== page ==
siva on kindle 11.23.2007, 1:23 PM
posted by ben vershbow
As far as the dream of textual connectivity and annotations -- making books more "Webby" -- we don't need new devices to do that. Nor do we need different social processes. But we do need better copyright laws to facilitate such remixes and critical engagement.
So consider this $400 device from Amazon. Once you drop that cash, you still can't get books for the $9 cost of writing, editing, and formating. You still pay close to the $30 physical cost that includes all the transportation, warehousing, taxes, returns, and shoplifting built into the price. You can only use Amazon to get texts, thus locking you into a service that might not be best or cheapest. You can only use Sprint to download texts or get Web information. You can't transfer all you linking and annotating to another machine or network your work. If the DRM fails, you are out of luck. If the device fails, you might not be able to put your library on a new device.
All the highfallutin' talk about a new way of reading leading to a new way of writing ignores some basic hard problems: the companies involved in this effort do not share goals. And they do not respect readers or writers.
I say we route around them and use these here devices -- personal computers -- to forge better reading and writing processes.
Aaron Pressman on November 23, 2007 2:09 PM:
I am a fan of your blog but why would you label yet another essay of incoherent ramblings by people who haven't used a Kindle criticizing the Kindle? This just is not "thoughtful" in any sense.
To take on just a few of these inaccuracies, I have bought a bunch of ebooks all for $10 and less. No other costs, fee or taxes. I am also NOT limited to getting texts via Amazon and Sprint. I have added books from Project Gutenberg, various writings from around the web and my own files. Using a free program, Mobipocket Creator, you can convert all of these (including PDFs!) into an unprotected, DRM-free format Kindle understands. You can transfer all your annotations and highlights anywhere else you want as they're all saved in a plain text file. If the device fails, you can re-download all your purchased content for free from Amazon. In fact, you can delete ebooks anytime and instantly re-download them from Amazon just to save space or whatever. You can also purchase more than one Kindle and share purchased ebooks among them.
I'm really, really sorry about the use of DRM. But Amazon is respecting readers and writers given the current legal framework, which maybe is a better target of Siva's ire.
sebastian mary on November 23, 2007 4:40 PM:
You can't fix a Kindle with masking tape either, unlike my edition of The Faerie Queene. Nor (again, like said 800 pages of print) can you use it as a handy means of self-defense.
I went from a paper diary to an electronic one and then back to a paper one. I found my PDA fiddly and irritating - it supposedly existed to make my life easier but was really just another thing to worry about losing from my handbag. Then I gave up my paper diary in favour of gCal - because it genuinely does something a paper one doesn't, ie let me see my colleagues' calendars as well as my own.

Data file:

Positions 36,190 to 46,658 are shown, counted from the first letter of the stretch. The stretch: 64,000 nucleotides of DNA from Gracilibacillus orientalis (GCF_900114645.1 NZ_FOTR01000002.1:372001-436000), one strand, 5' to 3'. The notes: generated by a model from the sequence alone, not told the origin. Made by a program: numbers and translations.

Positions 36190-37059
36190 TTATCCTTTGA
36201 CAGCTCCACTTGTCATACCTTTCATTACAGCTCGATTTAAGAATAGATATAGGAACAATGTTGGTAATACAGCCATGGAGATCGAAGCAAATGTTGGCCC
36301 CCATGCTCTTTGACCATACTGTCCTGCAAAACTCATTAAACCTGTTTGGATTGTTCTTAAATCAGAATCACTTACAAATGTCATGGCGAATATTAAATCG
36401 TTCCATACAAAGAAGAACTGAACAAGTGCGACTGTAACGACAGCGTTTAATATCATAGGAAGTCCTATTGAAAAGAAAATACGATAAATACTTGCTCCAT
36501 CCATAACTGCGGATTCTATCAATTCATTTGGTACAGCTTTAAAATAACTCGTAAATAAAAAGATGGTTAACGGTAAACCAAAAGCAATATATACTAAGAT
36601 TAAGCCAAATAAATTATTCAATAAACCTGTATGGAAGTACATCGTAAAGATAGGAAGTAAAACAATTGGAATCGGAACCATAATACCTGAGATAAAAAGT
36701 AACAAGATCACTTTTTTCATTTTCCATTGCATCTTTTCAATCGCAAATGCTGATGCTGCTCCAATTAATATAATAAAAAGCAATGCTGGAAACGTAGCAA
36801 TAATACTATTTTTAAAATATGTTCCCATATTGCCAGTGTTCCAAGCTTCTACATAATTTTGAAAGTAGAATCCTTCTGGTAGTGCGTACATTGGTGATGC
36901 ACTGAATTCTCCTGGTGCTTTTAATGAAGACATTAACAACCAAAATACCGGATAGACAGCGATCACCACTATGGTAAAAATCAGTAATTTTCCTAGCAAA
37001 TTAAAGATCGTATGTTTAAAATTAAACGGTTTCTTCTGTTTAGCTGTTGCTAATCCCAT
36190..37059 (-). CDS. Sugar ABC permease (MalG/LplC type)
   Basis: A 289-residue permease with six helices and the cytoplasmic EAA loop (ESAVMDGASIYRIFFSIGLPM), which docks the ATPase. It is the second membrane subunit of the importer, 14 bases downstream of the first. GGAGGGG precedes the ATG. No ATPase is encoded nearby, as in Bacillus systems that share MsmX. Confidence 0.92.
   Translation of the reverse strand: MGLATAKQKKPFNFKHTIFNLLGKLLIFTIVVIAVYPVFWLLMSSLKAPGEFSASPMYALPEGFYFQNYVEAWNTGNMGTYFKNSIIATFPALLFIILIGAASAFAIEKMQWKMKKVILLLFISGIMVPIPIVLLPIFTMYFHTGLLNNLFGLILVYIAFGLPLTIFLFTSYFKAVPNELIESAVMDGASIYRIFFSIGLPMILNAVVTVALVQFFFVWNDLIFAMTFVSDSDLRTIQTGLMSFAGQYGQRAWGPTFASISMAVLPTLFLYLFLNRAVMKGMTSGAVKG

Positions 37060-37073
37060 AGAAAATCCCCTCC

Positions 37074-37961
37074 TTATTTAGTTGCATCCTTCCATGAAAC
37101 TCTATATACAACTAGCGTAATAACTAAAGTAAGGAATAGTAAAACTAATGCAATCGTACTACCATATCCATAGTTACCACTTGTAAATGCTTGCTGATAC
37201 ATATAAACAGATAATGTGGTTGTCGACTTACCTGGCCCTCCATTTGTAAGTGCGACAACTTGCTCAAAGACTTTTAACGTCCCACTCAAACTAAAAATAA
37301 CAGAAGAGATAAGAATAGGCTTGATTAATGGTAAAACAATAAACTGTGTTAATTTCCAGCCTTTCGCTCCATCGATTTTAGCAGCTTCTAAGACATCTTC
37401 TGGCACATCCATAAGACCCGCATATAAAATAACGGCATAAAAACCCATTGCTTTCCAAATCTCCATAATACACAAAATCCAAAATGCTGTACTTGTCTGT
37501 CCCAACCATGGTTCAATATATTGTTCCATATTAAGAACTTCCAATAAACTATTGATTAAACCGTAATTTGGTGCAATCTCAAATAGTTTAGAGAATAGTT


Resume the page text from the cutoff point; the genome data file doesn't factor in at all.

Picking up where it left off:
I might buy a Kindle if it let me do something genuinely useful that a paper one didn't, AND was cheap and simple enough to fix with masking tape and clobber potential attackers with. I don't need any more PDA type gadgets though - I'll wait for the e-reading equivalent of gCal.
Oh, wait, Siva's right. That's called the internet.
Anne Wayman on November 26, 2007 11:50 AM:
I haven't seen Kindle yet... I'm really curious about the epaper... but other than that, we still seem to be a long way from a good ebook reader... my criteria?
Cheap... $100-200US or so
easy to read
safe to take to beach and hot tub.
troped on November 26, 2007 4:34 PM:
The second most ridiculous thing about Kindle has to be the lock-in. It's ludicrous not to use PDF. Amazon already has control over the wireless upload/download on the device--meaning that it will make it difficult to pull purchased books off--that alone is enough to make it difficult to pirate books. But the *most* ridiculous thing about Kindle is that its DRM capabilities were okay'd by the man who said this: "When someone buys a book, they are also buying the right to resell that book, to loan it out, or to even give it away if they want. Everyone understands this." -Jeff Bezos. (He said this in response to publishing industry complaints that he was selling new and used books side-by-side.)
Jeff on January 18, 2008 8:24 AM:
I'd love to have one. I'll wait however, until I can either (1) share a purchased book with other people or (2) get the book cheaply enough that it doesn't matter so much that I can't share it. I'd also love to have a stylus available for notes, drawing etc. I know I could do this with a Tablet PC but then I wouldn't have the ePaper tech.